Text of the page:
Basil Neve was born in Wood Green, London, in 1875, the youngest son of Julius Robert and Isabelle Emma Neve, and was baptised at St. James’s Church in Campden on 30 March 1892 when he was 16 years old. His parents were married at Faversham in Kent on 8 March 1870 and when they came to Campden Julius was a postmaster and a draper in the High Street. Basil was educated at Campden Grammar School and then began an apprenticeship with the Great Western Railway Company at their engineering works in Wolverhampton. He volunteered to join the St. John Ambulance Company during the Boer War in South Africa and was posted to the Imperial Yeomanry Hospital Staff. After returning safely from South Africa he enlisted into the Royal Navy at Chatham on 17 April 1901. His medical passed him fit to serve but noted that he had blue eyes and scars on his wrist and knee.
Basil began his service with the Royal Navy as an engine room artificer 4th class at HMS Pembroke, a depot in Chatham. He was then promoted to engine room artificer 3rd class on 3 August 1908 while he was on HMS Bedford. Further promotions followed and on 14 April 1913 he became an engine room artificer 1st class while serving on HMS Yarmouth.
He joined the crew of HMS Pathfinder as a chief engine room artificer in July 1914. She was a light cruiser and was launched in 1904. After her initial naval service, which saw her in the Atlantic Fleet and the Channel Fleet, she joined the 4th Destroyer Flotilla and was stationed at Portsmouth. In October 1913 she joined the 8th Destroyer Flotilla and when Basil joined the crew she was patrolling off Northern Ireland. When the war started she was stationed at the Firth of Forth and on 5 September 1914 she was torpedoed off St. Abbs Head by a German submarine, U21, with the loss of 259 lives, including Basil who was the first Campden man to die serving his country during the war. HMS Pathfinder was the third naval casualty of the war.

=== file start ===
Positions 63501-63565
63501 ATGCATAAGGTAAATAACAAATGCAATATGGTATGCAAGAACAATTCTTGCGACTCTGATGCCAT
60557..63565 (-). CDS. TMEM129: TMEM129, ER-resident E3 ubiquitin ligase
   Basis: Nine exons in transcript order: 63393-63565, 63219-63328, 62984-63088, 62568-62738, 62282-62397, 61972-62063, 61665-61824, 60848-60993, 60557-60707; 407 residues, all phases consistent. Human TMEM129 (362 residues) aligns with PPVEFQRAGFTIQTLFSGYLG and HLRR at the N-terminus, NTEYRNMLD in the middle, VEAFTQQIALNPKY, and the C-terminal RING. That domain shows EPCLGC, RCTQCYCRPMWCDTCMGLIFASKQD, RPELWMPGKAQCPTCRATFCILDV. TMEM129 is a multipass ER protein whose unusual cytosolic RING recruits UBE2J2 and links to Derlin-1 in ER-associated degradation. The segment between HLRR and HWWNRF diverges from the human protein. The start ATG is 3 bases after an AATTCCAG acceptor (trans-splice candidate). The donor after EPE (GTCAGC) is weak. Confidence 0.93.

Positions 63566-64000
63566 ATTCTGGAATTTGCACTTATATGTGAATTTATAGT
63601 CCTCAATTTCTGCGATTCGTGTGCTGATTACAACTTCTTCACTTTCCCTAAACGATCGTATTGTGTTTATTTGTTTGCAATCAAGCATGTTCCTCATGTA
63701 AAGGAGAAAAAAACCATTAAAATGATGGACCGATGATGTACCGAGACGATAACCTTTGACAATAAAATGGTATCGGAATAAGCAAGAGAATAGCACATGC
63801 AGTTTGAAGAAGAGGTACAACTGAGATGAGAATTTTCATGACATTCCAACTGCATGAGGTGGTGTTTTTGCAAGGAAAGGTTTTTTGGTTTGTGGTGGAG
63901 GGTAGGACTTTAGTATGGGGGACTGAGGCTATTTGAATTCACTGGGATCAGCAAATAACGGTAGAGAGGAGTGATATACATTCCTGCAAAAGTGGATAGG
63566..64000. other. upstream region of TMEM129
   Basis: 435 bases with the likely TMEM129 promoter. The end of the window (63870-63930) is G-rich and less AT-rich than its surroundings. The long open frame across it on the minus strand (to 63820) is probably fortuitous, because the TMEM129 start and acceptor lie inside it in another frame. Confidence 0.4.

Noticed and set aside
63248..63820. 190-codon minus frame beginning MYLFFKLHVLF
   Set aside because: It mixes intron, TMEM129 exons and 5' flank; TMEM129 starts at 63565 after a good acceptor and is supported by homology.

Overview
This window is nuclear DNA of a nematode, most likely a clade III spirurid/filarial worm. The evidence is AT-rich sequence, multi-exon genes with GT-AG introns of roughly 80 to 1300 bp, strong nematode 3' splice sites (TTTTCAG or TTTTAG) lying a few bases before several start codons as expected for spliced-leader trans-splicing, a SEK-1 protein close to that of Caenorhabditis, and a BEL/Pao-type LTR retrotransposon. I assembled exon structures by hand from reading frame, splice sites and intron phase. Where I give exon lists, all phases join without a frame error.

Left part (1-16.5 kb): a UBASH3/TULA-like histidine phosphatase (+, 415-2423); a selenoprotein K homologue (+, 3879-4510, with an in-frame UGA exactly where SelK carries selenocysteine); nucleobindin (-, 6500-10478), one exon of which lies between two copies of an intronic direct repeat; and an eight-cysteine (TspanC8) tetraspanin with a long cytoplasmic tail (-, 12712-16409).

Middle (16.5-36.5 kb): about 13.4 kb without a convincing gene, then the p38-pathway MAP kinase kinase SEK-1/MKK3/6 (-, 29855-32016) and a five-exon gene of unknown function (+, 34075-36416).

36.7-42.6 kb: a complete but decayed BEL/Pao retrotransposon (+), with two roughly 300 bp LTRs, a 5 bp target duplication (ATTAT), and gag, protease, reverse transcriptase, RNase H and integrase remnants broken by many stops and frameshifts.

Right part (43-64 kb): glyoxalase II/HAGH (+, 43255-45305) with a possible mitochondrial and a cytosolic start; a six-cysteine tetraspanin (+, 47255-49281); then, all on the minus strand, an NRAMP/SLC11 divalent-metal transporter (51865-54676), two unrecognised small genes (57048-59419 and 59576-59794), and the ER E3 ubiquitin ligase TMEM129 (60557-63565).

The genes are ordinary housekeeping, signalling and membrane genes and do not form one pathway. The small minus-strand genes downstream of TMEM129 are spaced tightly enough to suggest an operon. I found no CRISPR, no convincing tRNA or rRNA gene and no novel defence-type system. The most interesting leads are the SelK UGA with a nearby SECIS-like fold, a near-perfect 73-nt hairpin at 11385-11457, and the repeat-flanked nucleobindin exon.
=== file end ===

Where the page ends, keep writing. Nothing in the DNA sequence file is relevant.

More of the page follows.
“We regret to announce that the first victim of the war in Campden is Basil Hoveden Neve who lost his life in the destruction of HMS Pathfinder off St. Abbs Head in the North Sea on Saturday. He sailed on the cruiser HMS Bedford with Prince Louis of Battenburg to the United States and with King Edward VII on a visit to Kiel. He was lent to HMS Pathfinder for the Great Review at Spithead and with war breaking out he remained with her. At the time of the disaster he was ranked as third engineer on board and was well on his way to more promotion.” (Evesham Journal)
Basil Neve was 39 years old when he died and his name is recorded on the Chatham Naval Memorial. It is also recorded on three memorials in Campden: St. James’s Church, Campden Grammar School and in the High Street. There is also a brass plaque in St. James’s Church that was paid for by the family.
Basil married Helen Rolandson Ley at Govan, Lanark, Scotland on 11 April 1912 and when he died she was living at 80 Rainham Road in Chatham. They had no children.
Paul R. Hughes